[Another installment in the ongoing true life adventures of Periphery Man, who has had myriad peculiar encounters with celebrities, while not being a celebrity himself.]
Hoopla wasn't much in evidence last week when John Prine copped his Grammy for Best Contemporary Folk Album, but then folk music in general hasn't lately headed Technorati's top searches list. Nonetheless, it was heartening to see a great songwriter get his props. While the album, Fair and Square, is no masterpiece (my review, to quote an old Prine lyric, would be: "pretty good, not bad, I can't complain") it's full of the sardonic tunesmith's trademark pithy humor and heart, and includes one of the most painfully funny political folk songs in recent memory, Some Humans Ain't Human, with its mordant verse:
Have you ever noticed / When you're feeling really good / There's always a pigeon / That'll come shit on your hood / Or you're feeling your freedom / And the world's off your back / Some cowboy from Texas / Starts his own war in Iraq...
At any rate, hearing of Prine's win -- a testament to the idea that some of us may indeed be getting better (or at least remaining just as good) as we get older -- set my nostalgic mind wending back, back to mine and his youth, when I had the... somewhat conflicted pleasure of spending a few minutes with the man...
John Prine may still not be a household name, but he's been a songwriter's god since the release of his first album, in 1971 -- a collection of gem-like musical short story character portraits that were hilarious and heartbreaking in a dark-end-of-the-bar kind of way (and inspired cover versions by artists as disparate as Johnny Cash and Bette Midler*).
Back then I was among the many fledgling writers to sit up, take notice and steal from him what I could. So I was excited to hear from my friend Ann Purtill, then head of A&R at Elektra Records, that she had met Prine and had gotten shnockered with him. I pressed Ann for details, and one thing that made an impression on me was her reportage about one aspect of his writing method.
According to Ann, Prine said that he'd created a sort of loosely-connected fictional family out of the characters in his songs. In his world, the Vietnam War veteran Sam Stone was maybe the grandson of the farm widow who sings Angel From Montgomery, who was related to the lovers in Donald and Lydia. I loved the notion of this, which only upped the Winesburg, Ohio aura of that first record -- I could envision Prine's characters crossing paths at the local convenience store, their various personal tragi-comedies masked behind casual "how's it goin'?"s.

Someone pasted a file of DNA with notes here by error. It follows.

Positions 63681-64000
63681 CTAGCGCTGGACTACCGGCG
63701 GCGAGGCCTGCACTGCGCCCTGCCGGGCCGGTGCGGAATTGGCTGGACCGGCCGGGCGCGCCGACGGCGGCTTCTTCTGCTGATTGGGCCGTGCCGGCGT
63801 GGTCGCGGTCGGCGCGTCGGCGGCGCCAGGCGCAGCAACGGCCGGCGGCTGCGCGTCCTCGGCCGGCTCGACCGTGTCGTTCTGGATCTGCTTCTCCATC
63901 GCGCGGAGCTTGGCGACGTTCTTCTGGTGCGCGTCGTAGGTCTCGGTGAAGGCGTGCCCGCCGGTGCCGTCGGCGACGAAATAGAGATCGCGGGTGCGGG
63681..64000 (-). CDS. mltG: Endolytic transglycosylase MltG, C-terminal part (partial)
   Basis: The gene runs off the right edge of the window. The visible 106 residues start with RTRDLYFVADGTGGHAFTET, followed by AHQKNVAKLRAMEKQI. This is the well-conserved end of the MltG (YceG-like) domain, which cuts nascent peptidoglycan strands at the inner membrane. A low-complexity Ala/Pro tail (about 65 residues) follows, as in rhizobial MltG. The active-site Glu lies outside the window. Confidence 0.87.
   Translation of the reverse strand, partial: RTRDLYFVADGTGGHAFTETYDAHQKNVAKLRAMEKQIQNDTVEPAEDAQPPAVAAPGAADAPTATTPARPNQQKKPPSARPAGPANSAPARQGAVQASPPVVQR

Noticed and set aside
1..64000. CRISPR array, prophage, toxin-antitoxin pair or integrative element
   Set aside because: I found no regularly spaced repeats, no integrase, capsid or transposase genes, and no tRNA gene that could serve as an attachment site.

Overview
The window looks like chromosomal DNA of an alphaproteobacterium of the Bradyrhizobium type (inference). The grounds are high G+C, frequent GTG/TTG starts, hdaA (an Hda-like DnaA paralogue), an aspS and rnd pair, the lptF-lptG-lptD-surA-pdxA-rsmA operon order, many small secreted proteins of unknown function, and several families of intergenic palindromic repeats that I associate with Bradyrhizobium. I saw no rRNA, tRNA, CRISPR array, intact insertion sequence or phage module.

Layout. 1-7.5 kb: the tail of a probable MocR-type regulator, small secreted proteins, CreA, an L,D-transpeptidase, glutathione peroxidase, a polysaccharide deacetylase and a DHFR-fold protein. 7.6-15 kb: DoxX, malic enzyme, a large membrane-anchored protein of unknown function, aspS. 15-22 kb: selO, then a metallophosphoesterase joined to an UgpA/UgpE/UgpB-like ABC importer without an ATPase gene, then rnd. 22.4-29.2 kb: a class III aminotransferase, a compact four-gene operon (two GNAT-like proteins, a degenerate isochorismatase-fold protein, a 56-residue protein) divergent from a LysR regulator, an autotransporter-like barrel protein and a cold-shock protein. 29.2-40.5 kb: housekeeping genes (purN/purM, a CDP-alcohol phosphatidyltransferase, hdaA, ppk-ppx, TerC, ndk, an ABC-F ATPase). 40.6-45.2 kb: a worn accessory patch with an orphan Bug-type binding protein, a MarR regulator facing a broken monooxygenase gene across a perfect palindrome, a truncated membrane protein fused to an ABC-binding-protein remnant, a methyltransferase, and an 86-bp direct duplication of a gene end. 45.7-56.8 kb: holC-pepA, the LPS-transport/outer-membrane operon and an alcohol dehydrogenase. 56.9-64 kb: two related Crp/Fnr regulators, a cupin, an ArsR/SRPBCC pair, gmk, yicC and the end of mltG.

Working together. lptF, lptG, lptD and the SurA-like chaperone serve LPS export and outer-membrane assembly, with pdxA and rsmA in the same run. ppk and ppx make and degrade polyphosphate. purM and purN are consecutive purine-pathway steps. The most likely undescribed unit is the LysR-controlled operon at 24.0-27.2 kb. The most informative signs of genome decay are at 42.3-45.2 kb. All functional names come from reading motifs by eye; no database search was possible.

In 1973 I did some recording with Carly Simon in L.A., and when I went with her to see Prine play at the Troubadour, I was among the access-happy folk backstage after the show. When I found myself seated next to him on a dressing room bench, I gave regards from Ann Purtill, whom he apparently remembered fondly.
Prine had a voice like gravel and an amiable face with a hangover squint in his eyes. He was a drinker in those days, and not the most forthcoming in that moment, but the fact that he was smiling emboldened me. "Ann was telling me," I said, "about how the characters in your songs were related to each other -- like a family?"
John's smile evaporated. He looked directly at me for the first time. "I don't write about my family," he said.
"No, no," I hastened to explain. "Not your family. The people in your songs. You know, like Sam Stone-- "
He was in dark-browed scowl mode now. "Who told you that?"
"You were telling Ann? About how you thought of some of the characters in your songs as being related...?"
He stared at the floor for a long moment. It was hard to tell if he was merely trying to get his mind around what I'd said, or trying to choose the best way to tell me to fuck off. "You sayin' something about my family?" was what he finally came out with.
Prine was defensively shifting his weight on the bench now, looking like he was ready to hurt me. I muttered a "never mind" and "pleased to meet you" and slipped off to another corner of the dressing room. There were photos taken there that night of John and Carly, but without any Periphery Man in the frame.
In an alternate universe, John Prine would've understood me fine and we would've talked all night and a great friendship between gifted peers would've been born, with me commemorating our meet by writing a song about Sam Stone's mother (wearing army boots), maybe later writing the libretto for the musical Prine-burg, Illinois.
In this world, I'm left with the knowledge that some writing borders should not be broached, glad that I escaped this particular celebrity encounter without a black eye for an autograph.
*You can find Carly's cover of Angel From Montgomery here on her box set (entitled Clouds in My Coffee) with yours truly playing piano.
(c) 2006 Billy Mernit all rights reserved.